Trieste Cathedral (Basilica cattedrale di San Giusto Martire), dedicated to Saint Justus, is the seat of the Bishop of Trieste. The first religious edifice on the site was built in the 6th century, using part of the existing structure. Perhaps the entrance to a monument, this was commonly known as the Capitoline Temple, as a pyramidal altar with the symbols of the Capitoline Triad (Jupiter, Juno and Minerva) had been found inside it.
Of the hall there remains part of the mosaic floor, integrated into the present-day floor, which contains markings of the outer walls of the early Christian building. Soon after it was opened for worship, the church was destroyed in the Lombard invasion.
Between the 9th and 11th centuries, two basilicas were erected on the ruins of the old church, the first dedicated to Our Lady of the Assumption and the second, the cathedral, to Saint Justus (San Giusto). The original design of the latter building was subsequently lengthened. In the 14th century the two basilicas were joined by means of the demolition of one nave of either basilica and the construction of a simple asymmetrical façade, dominated by a delicately worked Gothic rose window, as ornate as the new bell tower, using the Romanesque debris stones found on the site and friezes of arms.
The Chapel of Saint Charles Borromeo serves as the burial chapel for the family of the Carlist claimants to the throne of Spain. Among the works of historical interest in the cathedral are the apsidal mosaics depicting Our Lady of the Assumption and Saint Just, laid by master craftsmen from Veneto in the 12th-13th centuries. The small 14th-century church of San Giovanni on the left and San Michele al Carnale on the right, by the entrance to the museum, complete a fine medieval churchyard.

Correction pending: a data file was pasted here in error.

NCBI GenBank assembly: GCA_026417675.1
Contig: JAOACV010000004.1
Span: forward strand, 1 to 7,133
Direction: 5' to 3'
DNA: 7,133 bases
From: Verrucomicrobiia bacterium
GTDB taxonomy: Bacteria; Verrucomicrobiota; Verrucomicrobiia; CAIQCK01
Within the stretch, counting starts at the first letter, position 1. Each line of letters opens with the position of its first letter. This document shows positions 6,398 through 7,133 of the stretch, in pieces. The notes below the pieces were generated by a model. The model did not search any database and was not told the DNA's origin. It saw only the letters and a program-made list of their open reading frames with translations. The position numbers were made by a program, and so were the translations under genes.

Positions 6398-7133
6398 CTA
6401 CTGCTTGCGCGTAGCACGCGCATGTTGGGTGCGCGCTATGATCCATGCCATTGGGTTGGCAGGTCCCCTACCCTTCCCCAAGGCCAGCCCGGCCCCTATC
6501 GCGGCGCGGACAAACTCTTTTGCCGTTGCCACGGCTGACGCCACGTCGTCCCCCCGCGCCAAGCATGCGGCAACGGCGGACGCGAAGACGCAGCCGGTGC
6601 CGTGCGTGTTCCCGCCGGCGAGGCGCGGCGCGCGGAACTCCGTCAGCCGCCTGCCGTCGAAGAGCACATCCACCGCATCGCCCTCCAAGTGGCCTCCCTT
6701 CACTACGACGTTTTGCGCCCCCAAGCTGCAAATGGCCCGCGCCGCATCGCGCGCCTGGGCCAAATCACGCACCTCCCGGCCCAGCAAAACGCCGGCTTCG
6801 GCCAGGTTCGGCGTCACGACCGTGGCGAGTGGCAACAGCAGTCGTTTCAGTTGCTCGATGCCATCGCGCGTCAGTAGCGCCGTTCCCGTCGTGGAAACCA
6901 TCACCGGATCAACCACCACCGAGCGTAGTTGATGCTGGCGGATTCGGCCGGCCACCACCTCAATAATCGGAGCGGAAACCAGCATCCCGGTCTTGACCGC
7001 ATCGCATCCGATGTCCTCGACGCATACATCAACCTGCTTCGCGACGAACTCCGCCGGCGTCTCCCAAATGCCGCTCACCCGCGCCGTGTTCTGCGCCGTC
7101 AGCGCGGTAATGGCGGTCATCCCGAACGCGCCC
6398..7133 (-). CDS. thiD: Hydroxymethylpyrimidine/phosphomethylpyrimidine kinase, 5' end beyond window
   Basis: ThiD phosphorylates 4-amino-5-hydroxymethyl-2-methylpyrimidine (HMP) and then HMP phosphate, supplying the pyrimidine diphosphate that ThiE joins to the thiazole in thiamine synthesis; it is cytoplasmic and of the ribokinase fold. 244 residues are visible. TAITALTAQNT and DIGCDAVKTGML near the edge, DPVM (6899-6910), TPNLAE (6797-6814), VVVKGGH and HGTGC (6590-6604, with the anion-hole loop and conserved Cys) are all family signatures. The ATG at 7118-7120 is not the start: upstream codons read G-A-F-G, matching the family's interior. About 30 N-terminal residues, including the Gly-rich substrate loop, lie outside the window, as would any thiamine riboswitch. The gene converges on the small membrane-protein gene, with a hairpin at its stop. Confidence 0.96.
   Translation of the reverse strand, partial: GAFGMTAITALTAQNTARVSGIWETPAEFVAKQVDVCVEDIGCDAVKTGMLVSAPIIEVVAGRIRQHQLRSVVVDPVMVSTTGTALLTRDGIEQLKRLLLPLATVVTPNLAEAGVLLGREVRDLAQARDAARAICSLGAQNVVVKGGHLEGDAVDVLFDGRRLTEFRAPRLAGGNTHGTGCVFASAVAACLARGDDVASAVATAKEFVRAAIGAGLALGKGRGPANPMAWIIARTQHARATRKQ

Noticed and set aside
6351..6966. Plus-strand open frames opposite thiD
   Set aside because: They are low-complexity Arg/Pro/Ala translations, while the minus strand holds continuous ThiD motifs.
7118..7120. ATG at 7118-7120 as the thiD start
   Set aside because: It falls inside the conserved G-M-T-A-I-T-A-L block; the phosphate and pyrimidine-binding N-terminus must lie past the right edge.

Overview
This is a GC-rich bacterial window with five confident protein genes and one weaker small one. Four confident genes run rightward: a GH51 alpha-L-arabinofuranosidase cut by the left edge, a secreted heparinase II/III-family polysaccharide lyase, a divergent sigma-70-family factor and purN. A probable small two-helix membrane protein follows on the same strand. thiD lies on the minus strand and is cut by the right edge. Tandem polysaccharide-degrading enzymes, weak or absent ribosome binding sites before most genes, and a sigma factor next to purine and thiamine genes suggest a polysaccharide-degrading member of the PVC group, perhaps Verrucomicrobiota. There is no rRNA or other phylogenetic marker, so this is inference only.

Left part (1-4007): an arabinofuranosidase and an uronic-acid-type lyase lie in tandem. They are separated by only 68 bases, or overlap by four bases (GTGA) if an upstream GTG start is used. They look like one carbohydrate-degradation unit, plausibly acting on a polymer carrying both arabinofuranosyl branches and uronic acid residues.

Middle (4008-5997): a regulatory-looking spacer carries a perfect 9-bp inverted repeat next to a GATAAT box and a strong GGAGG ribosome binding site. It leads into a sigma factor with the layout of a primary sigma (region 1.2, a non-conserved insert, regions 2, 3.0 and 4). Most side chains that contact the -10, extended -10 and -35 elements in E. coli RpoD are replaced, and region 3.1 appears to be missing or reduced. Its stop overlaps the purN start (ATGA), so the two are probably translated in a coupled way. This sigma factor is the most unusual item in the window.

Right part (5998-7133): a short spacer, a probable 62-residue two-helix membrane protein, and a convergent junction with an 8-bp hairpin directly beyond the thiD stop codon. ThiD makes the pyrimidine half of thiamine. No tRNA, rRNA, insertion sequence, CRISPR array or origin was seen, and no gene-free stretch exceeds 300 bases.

In the square in front of the church is an altar commemorating the consecration and laying down of the arms of the 3rd Army, a column with a halberd and a monument to those who died in the First World War.
Archaeological excavations carried out here in the 1930s laid bare the remains of the Roman forum and civic building constructed on two colonnaded floors with two apses. Two lower-floor columns have been reconstructed.References:
Angelokastro is a Byzantine castle on the island of Corfu. It is located at the top of the highest peak of the island"s shoreline in the northwest coast near Palaiokastritsa and built on particularly precipitous and rocky terrain. It stands 305 m on a steep cliff above the sea and surveys the City of Corfu and the mountains of mainland Greece to the southeast and a wide area of Corfu toward the northeast and northwest.
Angelokastro is one of the most important fortified complexes of Corfu. It was an acropolis which surveyed the region all the way to the southern Adriatic and presented a formidable strategic vantage point to the occupant of the castle.
Angelokastro formed a defensive triangle with the castles of Gardiki and Kassiopi, which covered Corfu"s defences to the south, northwest and northeast.
The castle never fell, despite frequent sieges and attempts at conquering it through the centuries, and played a decisive role in defending the island against pirate incursions and during three sieges of Corfu by the Ottomans, significantly contributing to their defeat.
During invasions it helped shelter the local peasant population. The villagers also fought against the invaders playing an active role in the defence of the castle.
The exact period of the building of the castle is not known, but it has often been attributed to the reigns of Michael I Komnenos and his son Michael II Komnenos. The first documentary evidence for the fortress dates to 1272, when Giordano di San Felice took possession of it for Charles of Anjou, who had seized Corfu from Manfred, King of Sicily in 1267.
From 1387 to the end of the 16th century, Angelokastro was the official capital of Corfu and the seat of the Provveditore Generale del Levante, governor of the Ionian islands and commander of the Venetian fleet, which was stationed in Corfu.
The governor of the castle (the castellan) was normally appointed by the City council of Corfu and was chosen amongst the noblemen of the island.
Angelokastro is considered one of the most imposing architectural remains in the Ionian Islands.